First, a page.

The Synergetic Temperament System

Kenneth Hemmerick

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Frequency

The quantity of energy found within this pulsation gives sound its amplitude, but the repetitive fluctuation of the forces within this pulsation gives sound its frequency or pitch. Frequency is the number of complete cycles of expansions and contractions in unit time of a pulsating system or event.

 

Frequency, in short, is the measure of extreme modular subdivision development of a finite system. When the term "frequency" is used in physics, its meaning is taken in just such a sense. Since energy can be neither created nor destroyed, every local event in the universe involves a local energy investment articulated at some specific frequency. The frequency number is the relative number of repeat oscillations, which occur until the unit energy, assigned to that patterning is exhausted.¹

 

Frequency is equal to the number of vibrations per second. In terms of a 2-dimensional wave formation, one second is equal to a minimum of three nodes where the number of nodes within a frequency is equal to the frequency times two plus one.

Nodal points are regions in an interference pattern at which some characteristic of the wave motion, such as particle displacement, particle velocity or pressure amplitude has a minimum of zero value or zero excitation.


Fig 2.

chart showing frequency is equal to the number of nodes in its structure minus one, divided by two.

In a 2-dimensional wave formation, frequency is equal to the number of nodes in its structure minus one, divided by two.


A 2-dimensional wave formation is a description of a finite system or sounding event where there exists the possibility of two directions in which the energy can travel regardless of the frequency of the wave formation. The number of the frequency of a 2-dimensional wave formation is always equal to the number of directions in which the energy can flow, multiplied by the frequency's edged-modulation plus one.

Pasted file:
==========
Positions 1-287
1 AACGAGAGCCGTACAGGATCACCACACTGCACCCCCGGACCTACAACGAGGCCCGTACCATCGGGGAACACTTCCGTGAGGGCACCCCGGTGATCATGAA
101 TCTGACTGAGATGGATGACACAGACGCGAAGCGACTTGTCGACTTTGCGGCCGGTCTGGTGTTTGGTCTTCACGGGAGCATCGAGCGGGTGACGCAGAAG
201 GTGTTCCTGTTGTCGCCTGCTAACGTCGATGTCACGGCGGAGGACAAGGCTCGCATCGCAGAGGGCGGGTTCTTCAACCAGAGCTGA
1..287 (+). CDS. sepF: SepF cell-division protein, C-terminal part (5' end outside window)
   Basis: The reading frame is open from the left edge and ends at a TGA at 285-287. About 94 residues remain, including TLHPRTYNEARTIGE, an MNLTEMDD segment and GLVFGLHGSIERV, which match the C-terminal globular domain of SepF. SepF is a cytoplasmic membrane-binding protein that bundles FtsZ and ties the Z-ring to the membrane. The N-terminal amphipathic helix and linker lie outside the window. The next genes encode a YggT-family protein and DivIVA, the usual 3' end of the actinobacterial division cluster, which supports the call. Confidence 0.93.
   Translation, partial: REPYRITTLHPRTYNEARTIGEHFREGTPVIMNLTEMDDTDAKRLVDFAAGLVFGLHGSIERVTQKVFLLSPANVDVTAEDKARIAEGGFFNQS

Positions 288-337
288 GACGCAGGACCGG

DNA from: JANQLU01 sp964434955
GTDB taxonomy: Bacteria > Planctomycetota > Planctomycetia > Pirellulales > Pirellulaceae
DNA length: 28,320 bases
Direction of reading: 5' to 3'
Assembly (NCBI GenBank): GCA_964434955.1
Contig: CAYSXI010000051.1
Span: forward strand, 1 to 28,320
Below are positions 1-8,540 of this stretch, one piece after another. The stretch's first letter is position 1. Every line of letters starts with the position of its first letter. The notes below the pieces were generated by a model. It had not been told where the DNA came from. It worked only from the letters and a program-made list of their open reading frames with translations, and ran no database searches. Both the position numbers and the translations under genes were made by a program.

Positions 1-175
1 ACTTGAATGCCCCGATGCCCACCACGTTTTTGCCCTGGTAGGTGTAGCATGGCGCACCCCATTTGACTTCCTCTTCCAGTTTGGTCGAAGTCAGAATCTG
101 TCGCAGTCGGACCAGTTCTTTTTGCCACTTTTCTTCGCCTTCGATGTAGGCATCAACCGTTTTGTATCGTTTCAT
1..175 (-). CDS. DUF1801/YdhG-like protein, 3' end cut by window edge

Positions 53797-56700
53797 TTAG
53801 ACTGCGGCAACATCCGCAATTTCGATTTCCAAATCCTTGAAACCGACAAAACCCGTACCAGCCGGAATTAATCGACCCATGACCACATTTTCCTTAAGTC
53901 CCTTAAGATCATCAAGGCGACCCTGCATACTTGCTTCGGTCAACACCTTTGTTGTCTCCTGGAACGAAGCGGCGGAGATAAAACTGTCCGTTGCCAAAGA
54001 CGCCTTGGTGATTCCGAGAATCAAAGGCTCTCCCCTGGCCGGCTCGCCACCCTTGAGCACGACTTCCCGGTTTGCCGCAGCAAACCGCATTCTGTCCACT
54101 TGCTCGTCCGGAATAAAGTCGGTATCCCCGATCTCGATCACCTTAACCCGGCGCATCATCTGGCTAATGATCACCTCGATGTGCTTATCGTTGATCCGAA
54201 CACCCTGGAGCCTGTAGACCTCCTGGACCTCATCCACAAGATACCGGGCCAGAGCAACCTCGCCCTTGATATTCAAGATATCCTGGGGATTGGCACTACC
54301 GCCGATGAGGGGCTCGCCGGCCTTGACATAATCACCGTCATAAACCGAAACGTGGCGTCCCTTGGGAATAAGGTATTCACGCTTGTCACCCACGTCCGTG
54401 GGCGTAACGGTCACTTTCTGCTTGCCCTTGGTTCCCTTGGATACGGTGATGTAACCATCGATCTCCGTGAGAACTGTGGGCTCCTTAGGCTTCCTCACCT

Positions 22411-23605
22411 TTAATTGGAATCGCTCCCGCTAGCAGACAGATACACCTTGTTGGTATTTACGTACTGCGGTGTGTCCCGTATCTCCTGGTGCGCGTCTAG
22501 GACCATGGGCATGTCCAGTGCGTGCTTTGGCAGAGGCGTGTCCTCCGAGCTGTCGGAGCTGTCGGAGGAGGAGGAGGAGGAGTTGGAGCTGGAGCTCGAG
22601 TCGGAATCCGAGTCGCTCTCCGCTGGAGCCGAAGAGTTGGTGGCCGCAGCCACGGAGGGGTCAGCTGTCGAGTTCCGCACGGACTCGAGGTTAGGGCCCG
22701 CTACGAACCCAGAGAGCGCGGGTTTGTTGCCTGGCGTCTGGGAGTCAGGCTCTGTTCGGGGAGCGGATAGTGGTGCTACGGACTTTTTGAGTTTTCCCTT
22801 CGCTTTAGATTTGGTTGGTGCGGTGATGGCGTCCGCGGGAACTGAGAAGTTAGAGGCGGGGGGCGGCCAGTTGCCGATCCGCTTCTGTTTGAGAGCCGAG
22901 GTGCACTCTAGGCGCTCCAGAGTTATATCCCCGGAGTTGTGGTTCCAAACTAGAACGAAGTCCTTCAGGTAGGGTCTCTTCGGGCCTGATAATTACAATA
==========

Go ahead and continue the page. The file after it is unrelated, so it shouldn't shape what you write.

The total number of nodal points in a 2-dimensional ware formation, minus one, divided by the number of directions in which the energy can travel gives the frequency number or relative number of repeat oscillations which occur until the energy assigned to that energy patterning is exhausted.

In whole number frequencies, the innermost node can be considered the node that gives the wave formation dynamic symmetry in as much as the behavior of the wave in a positive direction exactly balances that which is in a negative direction. The frequency of a 2-dimensional wave formation is equal to the number of directions in which the energy can flow, divided into the number of nodal points found outside of the innermost node.

Frequency-edged modulation of one second in a 2-dimensional wave formation is at least a minimum of three nodes. If the propagation of sound is described in a 3-dimensional manner in terms of wave formation, as to take into account the whole phenomenon of sound's omni-directional propagation, a minimum of 13 closest-packed nodal points are needed to describe frequency-edged modulation of one second.

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